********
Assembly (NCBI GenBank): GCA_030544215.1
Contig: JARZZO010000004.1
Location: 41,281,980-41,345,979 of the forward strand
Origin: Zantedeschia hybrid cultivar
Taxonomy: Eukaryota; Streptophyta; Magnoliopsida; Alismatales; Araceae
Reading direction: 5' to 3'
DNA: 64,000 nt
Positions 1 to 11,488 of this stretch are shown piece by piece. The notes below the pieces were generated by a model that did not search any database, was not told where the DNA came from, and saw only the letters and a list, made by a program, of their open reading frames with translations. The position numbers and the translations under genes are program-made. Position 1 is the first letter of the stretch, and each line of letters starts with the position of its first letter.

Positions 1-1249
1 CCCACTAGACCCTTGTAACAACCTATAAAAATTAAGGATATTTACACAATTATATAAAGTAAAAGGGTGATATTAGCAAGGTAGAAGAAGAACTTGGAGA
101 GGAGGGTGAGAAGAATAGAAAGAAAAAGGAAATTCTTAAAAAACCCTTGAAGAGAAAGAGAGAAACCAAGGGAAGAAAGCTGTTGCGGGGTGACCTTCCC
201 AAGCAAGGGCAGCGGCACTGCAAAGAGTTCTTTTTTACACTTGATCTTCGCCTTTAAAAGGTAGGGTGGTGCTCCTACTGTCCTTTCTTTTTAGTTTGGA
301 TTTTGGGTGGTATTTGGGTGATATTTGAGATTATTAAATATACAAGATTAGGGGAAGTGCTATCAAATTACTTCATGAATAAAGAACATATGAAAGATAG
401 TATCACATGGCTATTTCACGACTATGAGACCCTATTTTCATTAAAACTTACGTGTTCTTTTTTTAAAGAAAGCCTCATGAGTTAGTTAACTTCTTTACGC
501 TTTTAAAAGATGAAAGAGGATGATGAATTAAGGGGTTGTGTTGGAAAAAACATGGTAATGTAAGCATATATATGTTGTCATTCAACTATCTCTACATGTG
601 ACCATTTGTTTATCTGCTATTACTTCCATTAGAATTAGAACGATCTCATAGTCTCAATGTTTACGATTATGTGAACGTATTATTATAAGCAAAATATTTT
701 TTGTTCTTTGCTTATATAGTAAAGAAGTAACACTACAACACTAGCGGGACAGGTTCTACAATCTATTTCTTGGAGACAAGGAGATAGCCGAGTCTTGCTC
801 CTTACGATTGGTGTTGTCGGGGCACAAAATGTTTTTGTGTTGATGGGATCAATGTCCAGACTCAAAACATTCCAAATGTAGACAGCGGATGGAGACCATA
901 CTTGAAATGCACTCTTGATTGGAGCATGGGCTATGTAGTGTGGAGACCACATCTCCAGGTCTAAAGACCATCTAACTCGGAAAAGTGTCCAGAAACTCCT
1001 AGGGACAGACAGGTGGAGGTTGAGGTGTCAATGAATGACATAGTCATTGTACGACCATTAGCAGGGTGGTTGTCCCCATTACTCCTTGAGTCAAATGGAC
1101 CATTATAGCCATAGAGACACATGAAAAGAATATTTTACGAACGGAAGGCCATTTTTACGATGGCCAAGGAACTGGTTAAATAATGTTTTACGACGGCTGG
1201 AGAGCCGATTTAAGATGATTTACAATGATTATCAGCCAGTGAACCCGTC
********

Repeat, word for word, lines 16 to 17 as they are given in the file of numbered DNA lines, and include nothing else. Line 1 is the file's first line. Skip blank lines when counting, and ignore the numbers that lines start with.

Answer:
601 ACCATTTGTTTATCTGCTATTACTTCCATTAGAATTAGAACGATCTCATAGTCTCAATGTTTACGATTATGTGAACGTATTATTATAAGCAAAATATTTT
701 TTGTTCTTTGCTTATATAGTAAAGAAGTAACACTACAACACTAGCGGGACAGGTTCTACAATCTATTTCTTGGAGACAAGGAGATAGCCGAGTCTTGCTC